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Welcome to the
CommBank
Entrepreneurs
Hub.

The exclusive resource for entrepreneurs.

Episode 9:
Shesh Gale's
double act

Melbourne Institute of Technology's CEO believes trust is the key to working well with your partner

Learner
Shesh Gale
is a
Learner
Individualist

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Entrepreneur

James Tuckermann 

James Tuckerman is an entrepreneur, angel investor, professional speaker, and Editor-In-Chief at Anthill Magazine. He is best known for launching Anthill Magazine in 2003. In 2009, he reinvented the business model towards 100% digital production. In 2004 and 2005, he was named Best Small Publisher in Australia by ABA (now Publishers Australia). He founded the 30under30 among other programs and initiatives designed to support entrepreneurs in Australia.

Shesh's half an
entrepreneurial partnership,
a 'dual driver'
By James Tuckermann 

It's often said that entrepreneurship is a lonely journey. And, for most of us, it is.

But, for a rare few, entrepreneurship is all about partnership.

Shesh Gale is the Chief Executive Officer of the Melbourne Institute of Technology. It's a private higher education institution. That's right. His organisation operates in the field of higher education. It's not exactly an industry known for its entrepreneurial flair.

However, like others in this series, Shesh has been compelled (out of desire and circumstance) to make bold moves. He has pioneered new ways of doing things. He has seen opportunities where others saw risk.

Let's face it. How many people wake up one morning and decide to start a vocational education business? And how many then go on to transform that into an institute of higher education?

It's a massive undertaking. Yet, unlike most others in this series, he didn't have to do it alone.

This is because Shesh is one half of a rare thing; an entrepreneurial partnership. He is a 'dual driver'.

While Shesh is the CEO, his wife, Jamuna Gurong, is the Managing Director. We saw a similar situation in this series, with Cathie Reid and her husband, forming a very dynamic entrepreneurial duo.

It's not a common situation. There are no audited figures on dual drivers (that I can find, at least). Yet, it is a situation that I, personally, have often not just admired. It is situation that I have envied.

And I doubt I'm alone.

Only several nights ago, I found myself in a pub with an old buddy, Alex, talking about the early days of my business. I was reminded that I had offered Alex a partnership when the idea was its infancy. ($25k was the buy-in amount for 50%. Good deal?)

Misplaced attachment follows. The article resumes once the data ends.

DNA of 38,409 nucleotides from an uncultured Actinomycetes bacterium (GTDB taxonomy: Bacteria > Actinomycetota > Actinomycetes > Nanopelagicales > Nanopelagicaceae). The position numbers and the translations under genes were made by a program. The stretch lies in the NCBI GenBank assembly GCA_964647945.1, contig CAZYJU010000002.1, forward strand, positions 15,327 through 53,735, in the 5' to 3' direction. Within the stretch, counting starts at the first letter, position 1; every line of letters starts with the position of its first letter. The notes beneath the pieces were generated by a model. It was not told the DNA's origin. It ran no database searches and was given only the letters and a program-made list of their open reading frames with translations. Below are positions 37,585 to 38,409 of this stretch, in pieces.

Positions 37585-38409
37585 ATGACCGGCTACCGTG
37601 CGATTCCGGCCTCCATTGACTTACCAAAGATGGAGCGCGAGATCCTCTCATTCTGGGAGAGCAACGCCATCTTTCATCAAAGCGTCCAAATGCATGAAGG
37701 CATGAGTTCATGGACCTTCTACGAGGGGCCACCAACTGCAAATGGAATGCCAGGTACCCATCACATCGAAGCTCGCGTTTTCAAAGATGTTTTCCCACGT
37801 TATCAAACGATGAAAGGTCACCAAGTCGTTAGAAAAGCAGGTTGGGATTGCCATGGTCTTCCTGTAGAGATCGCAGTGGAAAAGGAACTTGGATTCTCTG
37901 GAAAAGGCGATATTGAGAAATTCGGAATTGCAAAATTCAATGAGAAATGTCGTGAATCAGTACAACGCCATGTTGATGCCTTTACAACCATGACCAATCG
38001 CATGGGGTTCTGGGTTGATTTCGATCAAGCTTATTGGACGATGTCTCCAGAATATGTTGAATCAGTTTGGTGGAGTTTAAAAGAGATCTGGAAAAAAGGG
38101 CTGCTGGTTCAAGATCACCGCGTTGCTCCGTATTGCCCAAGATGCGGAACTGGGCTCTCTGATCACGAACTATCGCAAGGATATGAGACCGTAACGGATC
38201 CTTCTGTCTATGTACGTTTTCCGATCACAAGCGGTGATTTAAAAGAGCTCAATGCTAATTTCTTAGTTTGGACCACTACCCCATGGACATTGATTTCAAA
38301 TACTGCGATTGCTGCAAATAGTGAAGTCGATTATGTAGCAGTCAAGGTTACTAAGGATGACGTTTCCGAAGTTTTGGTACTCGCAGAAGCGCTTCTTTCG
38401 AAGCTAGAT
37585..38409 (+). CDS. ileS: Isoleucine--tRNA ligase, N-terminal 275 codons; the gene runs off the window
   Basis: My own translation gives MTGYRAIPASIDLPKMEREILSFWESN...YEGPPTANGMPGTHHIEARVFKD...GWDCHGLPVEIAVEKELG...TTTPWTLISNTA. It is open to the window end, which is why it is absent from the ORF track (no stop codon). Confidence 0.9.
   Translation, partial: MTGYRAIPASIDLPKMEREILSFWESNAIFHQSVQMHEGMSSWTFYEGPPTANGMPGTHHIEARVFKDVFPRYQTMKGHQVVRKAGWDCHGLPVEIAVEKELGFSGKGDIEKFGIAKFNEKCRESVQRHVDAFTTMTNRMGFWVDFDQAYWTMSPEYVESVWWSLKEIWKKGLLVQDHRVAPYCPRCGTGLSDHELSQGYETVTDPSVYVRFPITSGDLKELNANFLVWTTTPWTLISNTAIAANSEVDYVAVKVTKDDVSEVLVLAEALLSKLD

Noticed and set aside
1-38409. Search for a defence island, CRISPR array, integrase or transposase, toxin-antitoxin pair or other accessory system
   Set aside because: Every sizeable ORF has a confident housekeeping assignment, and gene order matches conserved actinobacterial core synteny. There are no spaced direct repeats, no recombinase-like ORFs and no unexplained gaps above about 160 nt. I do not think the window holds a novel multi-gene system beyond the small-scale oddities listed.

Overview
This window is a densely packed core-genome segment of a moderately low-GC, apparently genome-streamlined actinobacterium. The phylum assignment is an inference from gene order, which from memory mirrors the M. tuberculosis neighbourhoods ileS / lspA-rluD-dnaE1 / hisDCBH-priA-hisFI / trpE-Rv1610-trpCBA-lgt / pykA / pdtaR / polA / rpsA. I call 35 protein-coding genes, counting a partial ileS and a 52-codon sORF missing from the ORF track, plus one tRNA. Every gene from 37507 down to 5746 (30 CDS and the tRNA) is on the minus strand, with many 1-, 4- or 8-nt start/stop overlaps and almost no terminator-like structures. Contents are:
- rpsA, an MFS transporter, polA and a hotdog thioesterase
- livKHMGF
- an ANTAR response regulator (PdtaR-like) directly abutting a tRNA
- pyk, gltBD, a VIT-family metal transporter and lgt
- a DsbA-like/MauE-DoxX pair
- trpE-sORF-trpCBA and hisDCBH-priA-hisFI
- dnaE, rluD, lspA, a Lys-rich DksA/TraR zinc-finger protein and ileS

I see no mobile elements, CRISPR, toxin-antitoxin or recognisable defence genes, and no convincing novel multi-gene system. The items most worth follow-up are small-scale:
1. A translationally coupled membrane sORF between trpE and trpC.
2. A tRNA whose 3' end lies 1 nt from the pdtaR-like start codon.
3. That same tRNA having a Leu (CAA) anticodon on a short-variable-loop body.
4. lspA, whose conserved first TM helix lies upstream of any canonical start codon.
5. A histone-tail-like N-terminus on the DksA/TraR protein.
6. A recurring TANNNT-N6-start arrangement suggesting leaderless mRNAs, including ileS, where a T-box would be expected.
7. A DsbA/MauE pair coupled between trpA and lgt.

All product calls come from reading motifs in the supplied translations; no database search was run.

Alex, who now runs his own highly successful boutique advertising agency (with 20 staff and international clients) expressed sadness that he'd never taken me up on the offer.

And I was astounded. He'd done so well!

Of course, I'd forgotten another theme of this series. While wealth creation is important, successful entrepreneurs value other things; freedom, the opportunity to cause change and the process of creation itself.

As humans, we also seek another thing; camaraderie. And this is something very special.

Elsewhere in this series, I have talked about the constant battle between fundamentals and flair. I've talked about balancing a split personality and about the close ties we build with staff. Our entrepreneurs have talked about hiring people to fill their own skills gaps.

With that all said, it's easy to understand the value of having an entrepreneurial partner, a dual driver, to share the highs, the lows and help manage the constant evolving nature of any business.

Shesh is not just a highly successful entrepreneur. He has been smart enough to realise and embrace the fact that entrepreneurship need NOT be a lonely journey.

The one constant theme throughout this series is that business is an artifact of human nature. It focuses on 10 human journeys and each heavily features the people around them.

We like to pretend that business is all impartial. (It's just business, right?) But the desire to work with others to bring about change is about as human as it gets. And successful entrepreneurs, despite the stereotype, are team players. Because it could not be done any other way.

Are you a dual driver? Or a lone wolf? If you had the chance to do it again, which path would you take?

James Tuckermann 

Entrepreneur

James Tuckerman is an entrepreneur, angel investor, professional speaker, and Editor-In-Chief at Anthill Magazine. He is best known for launching Anthill Magazine in 2003. In 2009, he reinvented the business model towards 100% digital production. In 2004 and 2005, he was named Best Small Publisher in Australia by ABA (now Publishers Australia). He founded the 30under30 among other programs and initiatives designed to support entrepreneurs in Australia.

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